- Rarely are first-time offenders sentenced to months or a full year in prison. Often, they don’t pay the maximum fine; however, they must pay a mandatory minimum fine of $500. But the $500 doesn’t include other expenses, such as court fees, surcharges, or the cost of court-imposed rehabilitation programs, including alcohol treatment programs.
- Often, substance abuse treatment is ordered, but it’s not a mandatory criminal penalty if convicted.
- If you were transporting a child under 16 years old in your car, you must pay a minimum fine of $1,000.
- A first DUI offender whose blood alcohol concentration was 0.16% or higher must complete a minimum of 100 hours of community service.
- A first offender who was with a minor in their motor vehicle must complete 25 days of community service in a program that’s beneficial to children.
Apart from the statutory summary suspension discussed above, a first-time offender is subject to a driver’s license suspension for one year. However, the offender can apply for a hardship license or restricted driving permit (RDP) to drive to school, work, medical appointments, and/or alcohol or drug treatment. If your license is suspended after a first-time DUI conviction and a statutory summary suspension, you must install a breath alcohol ignition interlock device in your vehicle for the duration of the hardship license.
How Do I Reinstate My Suspended Driver's License in Illinois?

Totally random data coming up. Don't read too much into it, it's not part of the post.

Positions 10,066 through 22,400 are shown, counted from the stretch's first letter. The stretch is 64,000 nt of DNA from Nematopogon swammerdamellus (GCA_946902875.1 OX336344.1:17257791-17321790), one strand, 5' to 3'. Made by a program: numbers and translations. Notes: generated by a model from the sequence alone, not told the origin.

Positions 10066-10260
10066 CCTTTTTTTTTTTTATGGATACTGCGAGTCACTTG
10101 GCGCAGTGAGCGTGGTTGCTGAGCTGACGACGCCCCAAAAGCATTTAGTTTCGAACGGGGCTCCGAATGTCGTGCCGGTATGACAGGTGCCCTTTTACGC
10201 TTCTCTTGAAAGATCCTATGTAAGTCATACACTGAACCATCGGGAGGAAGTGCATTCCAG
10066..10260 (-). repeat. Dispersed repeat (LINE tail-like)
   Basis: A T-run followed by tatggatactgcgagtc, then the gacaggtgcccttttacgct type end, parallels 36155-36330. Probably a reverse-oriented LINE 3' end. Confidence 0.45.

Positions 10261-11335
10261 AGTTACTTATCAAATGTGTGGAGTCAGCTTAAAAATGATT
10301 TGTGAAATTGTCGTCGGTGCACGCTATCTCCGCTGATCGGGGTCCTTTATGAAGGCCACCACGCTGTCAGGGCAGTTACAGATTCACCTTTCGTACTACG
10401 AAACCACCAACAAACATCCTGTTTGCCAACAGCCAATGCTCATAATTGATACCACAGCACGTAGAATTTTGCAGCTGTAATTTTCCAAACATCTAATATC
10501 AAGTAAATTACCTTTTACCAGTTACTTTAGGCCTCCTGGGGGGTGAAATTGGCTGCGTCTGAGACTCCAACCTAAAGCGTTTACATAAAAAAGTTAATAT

There are no requirements for drivers to get back their driver’s license after suspension or revocation. The license reinstatement process varies based on the reason your driver’s license was suspended or revoked, and factors, which include your driving history. Essentially, you must:
- Pay a driver's license reinstatement fee.
- Satisfy any particular requirements made by the court.
Reinstating a suspended driver's license is tricky, and there are others steps to follow. For example, to get your driver’s license back after a drunk driving conviction, you must:
- Have maintained a clean driving record.
- Undergo alcohol awareness courses and if you have a substance abuse problem, you must submit proof of alcohol treatment.
- Complete substance abuse counseling.
- Meet with hearing officers from the Illinois Secretary of State office.
- File proof of financial responsibility.
- Pay a license reinstatement application fee and a $500 driver's license reinstatement fee. But if you request formal hearings for license reinstatement, you will have to pay a $50 non-refundable filing fee.
- Pass a vision exam, driving exam, and a written exam.
Your license reinstatement only becomes valid after it’s entered on your public driving record in the Secretary of State office. Loss of driving privileges is a devastating experience.
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Contact Our Experienced Kane County DUI Criminal Attorneys for Legal Advice!
Being charged with a drunk driving offense can affect your life in multiple ways. It can stay on your criminal record permanently, limit your career progression, and cause serious economic consequences. You must take the DUI charges seriously, even if this is your first offense. At DUI Lawyers 24/7, our experienced attorneys have helped thousands of DUI offenders in Cook County, Lake County, Kane County, Kendall County, McHenry County, DuPage County, and throughout Illinois get their charges dismissed or reduced and we can help you, too. To schedule a no-cost initial consultation, call our criminal defense law firm today at 847-999-7616.